If you follow me on Twitter, you may notice that every now (1) and (2) then (3) I post a celebratory tweet about merging one of our microservices back into the monolith at InVision. My tweets are usually accompanied by a Thanos GIF in which Thanos is returning the last Infinity Stone to the Infinity Gauntlet. I find this GIF quite fitting as the reuniting of the stones gives Thanos immense power; much in the same way that reuniting the microservices give me and my team power. I've been asked several times as to why it is that I am killing-off my microservices. So, I wanted to share a bit more insight about this particular journey in the world of web application development.
I Am Not "Anti-Microservices"
To be very clear, I wanted to start this post off by stating unequivocally that I am not anti-microservices. My merging of services back into the monolith is not some crusade to get microservices out of my life. This quest is intended to "right size" the monolith. What I am doing is solving a pain-point for my team. If it weren't reducing friction, I wouldn't spend so much time (and opportunity cost) lifting, shifting, and refactoring old code.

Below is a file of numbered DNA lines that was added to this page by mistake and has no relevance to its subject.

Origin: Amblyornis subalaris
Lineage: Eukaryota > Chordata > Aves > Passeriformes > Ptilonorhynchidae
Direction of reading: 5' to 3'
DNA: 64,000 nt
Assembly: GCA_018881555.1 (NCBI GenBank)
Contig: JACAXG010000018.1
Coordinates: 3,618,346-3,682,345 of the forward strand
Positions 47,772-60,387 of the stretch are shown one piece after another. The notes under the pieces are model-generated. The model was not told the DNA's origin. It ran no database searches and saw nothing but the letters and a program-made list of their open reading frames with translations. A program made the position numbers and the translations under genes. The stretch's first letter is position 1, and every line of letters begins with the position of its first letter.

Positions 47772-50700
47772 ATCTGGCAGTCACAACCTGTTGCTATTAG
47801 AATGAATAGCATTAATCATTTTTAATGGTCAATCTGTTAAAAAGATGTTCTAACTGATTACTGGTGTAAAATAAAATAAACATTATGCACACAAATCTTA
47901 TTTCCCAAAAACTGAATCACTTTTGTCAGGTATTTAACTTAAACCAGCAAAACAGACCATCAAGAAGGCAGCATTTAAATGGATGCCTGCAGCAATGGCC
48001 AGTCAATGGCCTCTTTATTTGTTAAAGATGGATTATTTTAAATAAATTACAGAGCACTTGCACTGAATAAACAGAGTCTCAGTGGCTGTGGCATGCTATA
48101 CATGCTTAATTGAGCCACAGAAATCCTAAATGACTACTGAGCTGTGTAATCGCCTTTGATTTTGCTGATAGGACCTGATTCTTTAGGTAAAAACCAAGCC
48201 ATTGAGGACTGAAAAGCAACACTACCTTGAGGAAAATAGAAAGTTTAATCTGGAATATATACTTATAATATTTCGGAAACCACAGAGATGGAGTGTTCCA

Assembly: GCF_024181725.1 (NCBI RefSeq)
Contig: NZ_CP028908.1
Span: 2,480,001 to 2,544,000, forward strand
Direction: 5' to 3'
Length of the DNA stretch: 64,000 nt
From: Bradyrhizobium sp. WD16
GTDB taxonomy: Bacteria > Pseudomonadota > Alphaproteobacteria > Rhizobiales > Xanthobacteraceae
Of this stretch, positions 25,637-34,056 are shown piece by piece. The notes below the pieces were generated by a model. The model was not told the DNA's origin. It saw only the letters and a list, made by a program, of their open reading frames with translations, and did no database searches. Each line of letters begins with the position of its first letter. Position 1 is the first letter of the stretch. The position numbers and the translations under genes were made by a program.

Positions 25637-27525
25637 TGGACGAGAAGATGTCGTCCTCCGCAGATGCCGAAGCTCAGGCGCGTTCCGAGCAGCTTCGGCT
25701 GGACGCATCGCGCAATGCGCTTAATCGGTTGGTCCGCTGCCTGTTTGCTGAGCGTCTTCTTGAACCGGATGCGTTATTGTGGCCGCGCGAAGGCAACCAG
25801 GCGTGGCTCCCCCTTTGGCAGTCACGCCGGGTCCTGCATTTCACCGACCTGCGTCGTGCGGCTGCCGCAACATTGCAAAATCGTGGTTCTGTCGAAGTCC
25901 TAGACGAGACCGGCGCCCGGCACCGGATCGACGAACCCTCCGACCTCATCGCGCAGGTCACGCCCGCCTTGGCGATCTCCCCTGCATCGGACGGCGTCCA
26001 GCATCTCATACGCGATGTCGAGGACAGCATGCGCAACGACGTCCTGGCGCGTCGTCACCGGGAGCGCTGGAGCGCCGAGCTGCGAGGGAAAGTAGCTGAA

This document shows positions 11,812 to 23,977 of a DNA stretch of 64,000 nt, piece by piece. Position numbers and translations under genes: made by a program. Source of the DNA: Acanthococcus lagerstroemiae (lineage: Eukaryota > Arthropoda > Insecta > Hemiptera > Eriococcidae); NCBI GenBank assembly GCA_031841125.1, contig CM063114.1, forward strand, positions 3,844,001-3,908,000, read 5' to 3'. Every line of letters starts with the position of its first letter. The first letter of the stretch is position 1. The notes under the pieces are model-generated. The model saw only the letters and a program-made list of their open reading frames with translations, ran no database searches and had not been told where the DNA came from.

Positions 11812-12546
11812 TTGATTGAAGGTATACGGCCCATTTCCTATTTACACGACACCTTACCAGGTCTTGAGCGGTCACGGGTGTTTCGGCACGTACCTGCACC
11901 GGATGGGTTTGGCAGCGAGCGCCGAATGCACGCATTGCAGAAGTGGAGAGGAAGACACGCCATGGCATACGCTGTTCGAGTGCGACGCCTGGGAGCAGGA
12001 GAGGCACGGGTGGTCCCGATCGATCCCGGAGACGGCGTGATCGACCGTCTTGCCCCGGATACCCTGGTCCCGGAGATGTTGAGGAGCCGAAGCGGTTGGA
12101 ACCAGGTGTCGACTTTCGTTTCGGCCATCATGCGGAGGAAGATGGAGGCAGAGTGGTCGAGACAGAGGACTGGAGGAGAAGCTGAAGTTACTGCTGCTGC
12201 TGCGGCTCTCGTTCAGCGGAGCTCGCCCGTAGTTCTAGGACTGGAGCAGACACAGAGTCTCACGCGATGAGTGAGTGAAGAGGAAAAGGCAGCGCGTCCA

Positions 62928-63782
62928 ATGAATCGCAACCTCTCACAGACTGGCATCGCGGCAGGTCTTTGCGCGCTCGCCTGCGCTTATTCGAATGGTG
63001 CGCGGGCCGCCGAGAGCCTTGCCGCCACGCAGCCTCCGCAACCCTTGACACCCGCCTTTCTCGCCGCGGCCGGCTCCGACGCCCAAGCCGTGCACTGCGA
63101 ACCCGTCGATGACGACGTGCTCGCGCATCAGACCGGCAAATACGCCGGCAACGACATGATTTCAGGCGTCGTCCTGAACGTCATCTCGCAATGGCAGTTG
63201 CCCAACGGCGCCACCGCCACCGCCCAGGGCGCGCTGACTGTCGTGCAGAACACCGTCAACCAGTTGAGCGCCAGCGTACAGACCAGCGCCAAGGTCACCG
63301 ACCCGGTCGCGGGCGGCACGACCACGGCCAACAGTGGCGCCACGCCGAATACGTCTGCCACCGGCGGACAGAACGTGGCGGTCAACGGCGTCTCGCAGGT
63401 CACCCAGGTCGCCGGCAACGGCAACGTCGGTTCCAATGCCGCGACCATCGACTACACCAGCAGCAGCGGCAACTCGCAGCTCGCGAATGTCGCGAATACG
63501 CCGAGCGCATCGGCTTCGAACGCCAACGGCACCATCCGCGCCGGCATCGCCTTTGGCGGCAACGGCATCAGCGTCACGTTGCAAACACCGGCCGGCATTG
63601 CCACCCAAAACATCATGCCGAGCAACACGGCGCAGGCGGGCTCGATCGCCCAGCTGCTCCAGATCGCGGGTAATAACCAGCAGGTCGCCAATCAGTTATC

Every time I do this, I run the risk of introducing new bugs and breaking the user experience. Merging microservices back into the monolith, while sometimes exhilarating, it always terrifying; and, represents a Master Class in planning, risk reduction, and testing. Again, if it weren't worth doing, I wouldn't be doing it.
Microservices Solve Both Technical and People Problems
In order to understand why I am destroying some microservices, it's important to understand why microservices get created in the first place. Microservices solve two types of problems: Technical problems and People problems.
A Technical problem is one in which an aspect of the application is putting an undue burden on the infrastructure; which, in turn, is likely causing a poor user experience (UX). For example, image processing requires a lot of CPU. If this CPU load becomes too great, it could start starving the rest of the application of processing resources. This could affect system latency. And, if it gets bad enough, it could start affecting system availability.